Decision Process Theory and Research

Peter Wright, Stanford University
ABSTRACT - This paper discusses the theorizing, research designs and data presentations in three studies of decision processes. The focus is on the development of theoretical propositions consistent with prior research and on research strategies for testing such propositions.
[ to cite ]:
Peter Wright (1979) ,"Decision Process Theory and Research", in NA - Advances in Consumer Research Volume 06, eds. William L. Wilkie, Ann Abor, MI : Association for Consumer Research, Pages: 218-221.

Advances in Consumer Research Volume 6, 1979      Pages 218-221


Peter Wright, Stanford University


This paper discusses the theorizing, research designs and data presentations in three studies of decision processes. The focus is on the development of theoretical propositions consistent with prior research and on research strategies for testing such propositions.


Each of the three papers to he reviewed (Walton and Berkowitz, 1978; Raju, 1978) presents propositions about aspects of the decision-making process, and two papers present data. The theoretical propositions are discussed in terms of their clarity and consistency with earlier re -search. In discussing the empirical tests, the chosen research strategy is discussed in terms of alternate strategies one might use for researching the same question. The intent of this discussion is to position these three studies relative to the larger stream of research of which they are a part.

Walton and Berkowitz: The Effects of Choice Complexity and Decision Freedom on Consumer Choice Behavior

The Walton and Berkowitz experiment studied the relationship between two antecedent factors--- the number of available alternatives (Nalt) and the amount of each alternative available for consumption--and three behaviors---total time to decide one's preference, post-decisional feelings about one's earlier decision freedom, and actual consumption of the chosen alternative. The experiment's motivation is commendable. Variables which theorizing suggests may play roles in conditioning decision processes were selected, and a study that represents both a replication and an extension of prior experiments was conducted. Similarly, the design of the experiment seems free of obvious artifacts, as best we can tell from the report, and includes one procedural feature---the equating of the attractiveness of the stimulus alternatives presented to each subject---which helps clarify the Nalt manipulation.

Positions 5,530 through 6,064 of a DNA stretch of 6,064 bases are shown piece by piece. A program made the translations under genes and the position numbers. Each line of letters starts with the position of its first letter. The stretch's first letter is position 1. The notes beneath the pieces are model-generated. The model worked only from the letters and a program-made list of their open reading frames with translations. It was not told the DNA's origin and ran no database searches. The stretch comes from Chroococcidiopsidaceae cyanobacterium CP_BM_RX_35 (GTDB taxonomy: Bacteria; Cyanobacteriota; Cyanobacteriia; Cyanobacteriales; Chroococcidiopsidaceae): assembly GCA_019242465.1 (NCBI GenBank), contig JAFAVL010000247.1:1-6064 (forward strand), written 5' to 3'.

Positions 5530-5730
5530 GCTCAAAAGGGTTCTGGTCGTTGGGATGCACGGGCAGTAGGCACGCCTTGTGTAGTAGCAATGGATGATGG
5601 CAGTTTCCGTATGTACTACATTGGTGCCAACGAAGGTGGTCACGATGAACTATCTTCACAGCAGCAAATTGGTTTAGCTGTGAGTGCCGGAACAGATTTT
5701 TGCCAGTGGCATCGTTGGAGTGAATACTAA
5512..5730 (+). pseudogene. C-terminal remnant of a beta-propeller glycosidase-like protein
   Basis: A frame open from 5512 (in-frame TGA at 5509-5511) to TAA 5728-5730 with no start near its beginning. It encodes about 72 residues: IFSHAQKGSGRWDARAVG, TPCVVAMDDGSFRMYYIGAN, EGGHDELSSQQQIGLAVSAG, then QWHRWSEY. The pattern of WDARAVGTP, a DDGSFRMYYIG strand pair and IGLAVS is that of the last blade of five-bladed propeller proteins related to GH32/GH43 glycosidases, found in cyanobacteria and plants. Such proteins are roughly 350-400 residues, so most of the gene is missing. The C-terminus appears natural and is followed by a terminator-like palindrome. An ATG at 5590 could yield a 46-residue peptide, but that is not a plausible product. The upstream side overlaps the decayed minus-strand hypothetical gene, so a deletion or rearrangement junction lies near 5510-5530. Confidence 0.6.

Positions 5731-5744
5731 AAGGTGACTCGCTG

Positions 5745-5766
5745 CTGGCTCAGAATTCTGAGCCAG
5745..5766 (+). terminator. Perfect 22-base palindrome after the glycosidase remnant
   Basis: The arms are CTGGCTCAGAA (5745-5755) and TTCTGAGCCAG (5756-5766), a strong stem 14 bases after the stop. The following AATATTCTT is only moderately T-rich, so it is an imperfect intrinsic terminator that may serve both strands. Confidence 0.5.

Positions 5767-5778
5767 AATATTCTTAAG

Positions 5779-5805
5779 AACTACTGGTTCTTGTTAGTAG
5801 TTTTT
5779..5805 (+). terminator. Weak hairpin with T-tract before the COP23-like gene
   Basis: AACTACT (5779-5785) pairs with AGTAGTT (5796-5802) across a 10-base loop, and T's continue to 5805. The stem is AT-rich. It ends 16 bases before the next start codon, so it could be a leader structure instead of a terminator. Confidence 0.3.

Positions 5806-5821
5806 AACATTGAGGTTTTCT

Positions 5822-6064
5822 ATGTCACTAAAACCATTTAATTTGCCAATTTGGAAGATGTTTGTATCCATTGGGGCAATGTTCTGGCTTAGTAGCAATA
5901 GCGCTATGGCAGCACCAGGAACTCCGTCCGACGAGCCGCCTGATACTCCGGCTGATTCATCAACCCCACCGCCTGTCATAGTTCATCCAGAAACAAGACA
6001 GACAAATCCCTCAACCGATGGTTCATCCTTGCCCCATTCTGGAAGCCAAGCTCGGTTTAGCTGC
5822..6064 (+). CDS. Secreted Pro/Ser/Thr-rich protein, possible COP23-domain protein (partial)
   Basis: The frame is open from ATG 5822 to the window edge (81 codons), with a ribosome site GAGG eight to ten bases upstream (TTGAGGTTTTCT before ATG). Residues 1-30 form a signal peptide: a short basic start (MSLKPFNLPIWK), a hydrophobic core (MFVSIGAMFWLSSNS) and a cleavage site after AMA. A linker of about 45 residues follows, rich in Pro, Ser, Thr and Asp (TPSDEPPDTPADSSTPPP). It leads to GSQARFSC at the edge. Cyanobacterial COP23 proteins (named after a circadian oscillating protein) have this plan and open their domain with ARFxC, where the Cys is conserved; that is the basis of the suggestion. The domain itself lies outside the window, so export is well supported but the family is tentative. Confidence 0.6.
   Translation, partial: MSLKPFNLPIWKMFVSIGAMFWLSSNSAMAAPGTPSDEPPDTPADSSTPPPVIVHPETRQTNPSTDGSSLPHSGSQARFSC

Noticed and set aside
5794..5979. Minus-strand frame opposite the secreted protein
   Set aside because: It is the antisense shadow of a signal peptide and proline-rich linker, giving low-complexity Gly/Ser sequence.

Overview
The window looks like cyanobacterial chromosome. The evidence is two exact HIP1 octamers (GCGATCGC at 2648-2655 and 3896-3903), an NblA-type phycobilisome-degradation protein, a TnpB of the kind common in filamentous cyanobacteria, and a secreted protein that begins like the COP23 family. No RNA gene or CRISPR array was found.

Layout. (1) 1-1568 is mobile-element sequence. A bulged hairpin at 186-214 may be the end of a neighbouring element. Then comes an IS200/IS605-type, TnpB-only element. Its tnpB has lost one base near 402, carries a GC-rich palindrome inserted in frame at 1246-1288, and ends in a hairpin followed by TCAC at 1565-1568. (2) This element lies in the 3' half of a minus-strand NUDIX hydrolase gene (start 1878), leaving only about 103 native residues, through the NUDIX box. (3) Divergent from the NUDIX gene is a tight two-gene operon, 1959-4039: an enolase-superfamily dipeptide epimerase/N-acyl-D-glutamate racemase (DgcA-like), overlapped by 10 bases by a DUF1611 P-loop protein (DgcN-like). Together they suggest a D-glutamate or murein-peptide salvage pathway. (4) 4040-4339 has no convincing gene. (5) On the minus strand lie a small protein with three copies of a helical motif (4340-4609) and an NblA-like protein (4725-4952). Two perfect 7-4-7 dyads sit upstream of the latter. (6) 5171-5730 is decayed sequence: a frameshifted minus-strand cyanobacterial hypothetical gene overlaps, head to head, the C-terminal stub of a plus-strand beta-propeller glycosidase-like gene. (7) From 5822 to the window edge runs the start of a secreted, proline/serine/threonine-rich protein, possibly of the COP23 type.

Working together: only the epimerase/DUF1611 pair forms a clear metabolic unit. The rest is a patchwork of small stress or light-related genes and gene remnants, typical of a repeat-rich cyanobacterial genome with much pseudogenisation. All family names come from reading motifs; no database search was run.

Relationship to Prior Research

The presentation of the data might be more enlightening if it were accompanied by more detailed theorizing about hypothesized relationships and more direct interpretations of the disparity between the Walton and Berkowitz results and the earlier Reibstein et al (1975) results. Let me briefly discuss the disparity issue first.

Reibstein et al found that subjects who chose between four soft drinks reported having felt more decision freedom and drank more of the chosen alternative than subjects who chose between two drinks. Walton and Berkowitz note that the relative attractiveness of the four drinks in the Reibstein et al study was not scaled a priori, nor equated at the individual subject's level. They correct this in their study, and hint that it is a crucial design feature, yet do not explain why explicitly. It seems desirable to make explicit why this is important in interpreting the observed disparity in findings; in so doing, I am presumably only stating what Walton and Berkowitz had in mind but did not state.